Companies have been told by the Government’s Insolvency Service to consider the impact of rising prices and its effect on household incomes – meaning debts could be written off or repayments halved.
As part of this call, the Insolvency Service has issued new guidance on individual voluntary arrangements (IVAs).
What are IVAs, and how do they work?
An IVA is an arrangement to pay all or part of your debts through regular payments to an insolvency practitioner, who then divides and distributes the money between creditors.
The new advice aims to avoid the collapse of an IVA, where the person could become liable to pay the full balance of their debt and cover IVA costs and fees and leave them vulnerable to enforcement action by creditors.
People worried about the cost of living, or their debt payment plans through IVAS, Income Payments Agreement or Income Payments Order are urged to speak with their trustees, insolvency practitioners, or a debt adviser.
How can payment be lowered?
The Insolvency Service says advisers should consider requests from people who want to lower their monthly payments, with creditors generally willing to accept reductions of up to 50 per cent of current contributions, falling to a minimum of £75.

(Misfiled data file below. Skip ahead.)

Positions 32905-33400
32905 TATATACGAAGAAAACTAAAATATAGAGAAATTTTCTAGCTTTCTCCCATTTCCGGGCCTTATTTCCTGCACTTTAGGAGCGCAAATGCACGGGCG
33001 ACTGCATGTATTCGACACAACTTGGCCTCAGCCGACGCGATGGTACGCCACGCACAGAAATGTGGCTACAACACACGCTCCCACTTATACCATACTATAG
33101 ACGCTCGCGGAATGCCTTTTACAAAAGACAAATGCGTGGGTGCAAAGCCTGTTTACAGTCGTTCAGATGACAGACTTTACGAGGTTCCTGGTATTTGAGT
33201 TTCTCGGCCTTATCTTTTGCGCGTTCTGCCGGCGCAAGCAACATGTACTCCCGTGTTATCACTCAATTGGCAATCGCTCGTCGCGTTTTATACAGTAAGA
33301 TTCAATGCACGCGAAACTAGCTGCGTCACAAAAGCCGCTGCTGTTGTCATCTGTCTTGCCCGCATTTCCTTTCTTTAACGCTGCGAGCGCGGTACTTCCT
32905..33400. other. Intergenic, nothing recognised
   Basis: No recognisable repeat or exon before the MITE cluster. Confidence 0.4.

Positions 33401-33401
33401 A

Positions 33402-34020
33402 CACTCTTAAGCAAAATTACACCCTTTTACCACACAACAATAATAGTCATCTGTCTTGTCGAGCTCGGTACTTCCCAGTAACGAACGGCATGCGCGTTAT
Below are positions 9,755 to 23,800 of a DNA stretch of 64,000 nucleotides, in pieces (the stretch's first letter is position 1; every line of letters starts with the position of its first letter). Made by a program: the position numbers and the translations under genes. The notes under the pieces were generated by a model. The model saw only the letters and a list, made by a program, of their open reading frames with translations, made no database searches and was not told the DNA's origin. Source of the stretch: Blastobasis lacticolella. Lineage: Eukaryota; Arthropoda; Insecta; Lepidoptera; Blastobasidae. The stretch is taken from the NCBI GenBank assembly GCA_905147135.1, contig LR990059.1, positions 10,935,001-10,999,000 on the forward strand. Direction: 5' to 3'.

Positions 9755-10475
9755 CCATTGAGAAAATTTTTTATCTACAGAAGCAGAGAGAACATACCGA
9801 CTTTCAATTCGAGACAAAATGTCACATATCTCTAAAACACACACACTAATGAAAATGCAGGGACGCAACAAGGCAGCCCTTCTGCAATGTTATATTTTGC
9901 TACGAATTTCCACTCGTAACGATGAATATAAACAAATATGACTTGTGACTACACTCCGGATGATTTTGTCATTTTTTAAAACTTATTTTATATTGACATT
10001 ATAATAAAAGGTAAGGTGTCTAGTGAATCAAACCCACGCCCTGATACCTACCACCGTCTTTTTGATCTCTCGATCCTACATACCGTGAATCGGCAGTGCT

If monthly payments were to drop below that level, the insolvency practitioner should consider whether to end the agreement early.
Decisions are case-by-case, and all creditors must agree to the proposal. The insolvency practitioner would also have to consider whether an alternative method, such as a debt relief order or bankruptcy, would be more appropriate.
Individual Voluntary Arrangements (IVA)
If you are in an IVA, you can ask your supervisor to review your income and expenses to see if you are eligible for a reduction in payments or payment break.
You must provide evidence of your income and expenditure and any amendments to your contributions to your IVAs.
Income Payments Agreements and Income Payments Orders
Again, you can ask for a review of your income and expenses to see if you are eligible for a reduction in payments or a payment break.
The spending guidelines have been updated for inflation, and if you feel you need a review, you should contact the organisation to which you make payments.
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